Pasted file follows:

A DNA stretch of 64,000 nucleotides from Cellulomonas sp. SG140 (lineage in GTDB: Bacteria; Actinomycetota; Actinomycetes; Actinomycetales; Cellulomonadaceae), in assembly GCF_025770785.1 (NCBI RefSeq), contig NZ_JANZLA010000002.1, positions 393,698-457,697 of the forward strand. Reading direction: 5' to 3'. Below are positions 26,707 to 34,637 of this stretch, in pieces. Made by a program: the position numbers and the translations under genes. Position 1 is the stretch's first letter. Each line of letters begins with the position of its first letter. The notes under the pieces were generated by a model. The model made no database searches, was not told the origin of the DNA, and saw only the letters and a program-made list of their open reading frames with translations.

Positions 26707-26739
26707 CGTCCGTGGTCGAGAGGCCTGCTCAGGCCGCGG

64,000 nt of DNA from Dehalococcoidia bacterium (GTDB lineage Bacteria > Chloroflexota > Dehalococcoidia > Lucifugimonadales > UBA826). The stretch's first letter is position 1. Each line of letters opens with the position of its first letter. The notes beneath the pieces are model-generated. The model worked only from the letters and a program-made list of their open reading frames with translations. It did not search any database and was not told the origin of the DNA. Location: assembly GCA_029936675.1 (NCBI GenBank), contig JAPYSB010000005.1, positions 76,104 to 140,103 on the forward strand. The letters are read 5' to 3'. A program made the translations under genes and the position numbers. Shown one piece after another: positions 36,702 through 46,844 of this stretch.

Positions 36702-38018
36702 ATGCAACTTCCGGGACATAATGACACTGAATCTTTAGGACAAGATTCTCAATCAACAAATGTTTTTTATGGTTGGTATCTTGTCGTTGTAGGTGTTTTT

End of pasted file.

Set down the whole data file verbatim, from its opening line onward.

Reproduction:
A DNA stretch of 64,000 nucleotides from Cellulomonas sp. SG140 (lineage in GTDB: Bacteria; Actinomycetota; Actinomycetes; Actinomycetales; Cellulomonadaceae), in assembly GCF_025770785.1 (NCBI RefSeq), contig NZ_JANZLA010000002.1, positions 393,698-457,697 of the forward strand. Reading direction: 5' to 3'. Below are positions 26,707 to 34,637 of this stretch, in pieces. Made by a program: the position numbers and the translations under genes. Position 1 is the stretch's first letter. Each line of letters begins with the position of its first letter. The notes under the pieces were generated by a model. The model made no database searches, was not told the origin of the DNA, and saw only the letters and a program-made list of their open reading frames with translations.

Positions 26707-26739
26707 CGTCCGTGGTCGAGAGGCCTGCTCAGGCCGCGG

64,000 nt of DNA from Dehalococcoidia bacterium (GTDB lineage Bacteria > Chloroflexota > Dehalococcoidia > Lucifugimonadales > UBA826). The stretch's first letter is position 1. Each line of letters opens with the position of its first letter. The notes beneath the pieces are model-generated. The model worked only from the letters and a program-made list of their open reading frames with translations. It did not search any database and was not told the origin of the DNA. Location: assembly GCA_029936675.1 (NCBI GenBank), contig JAPYSB010000005.1, positions 76,104 to 140,103 on the forward strand. The letters are read 5' to 3'. A program made the translations under genes and the position numbers. Shown one piece after another: positions 36,702 through 46,844 of this stretch.

Positions 36702-38018
36702 ATGCAACTTCCGGGACATAATGACACTGAATCTTTAGGACAAGATTCTCAATCAACAAATGTTTTTTATGGTTGGTATCTTGTCGTTGTAGGTGTTTTT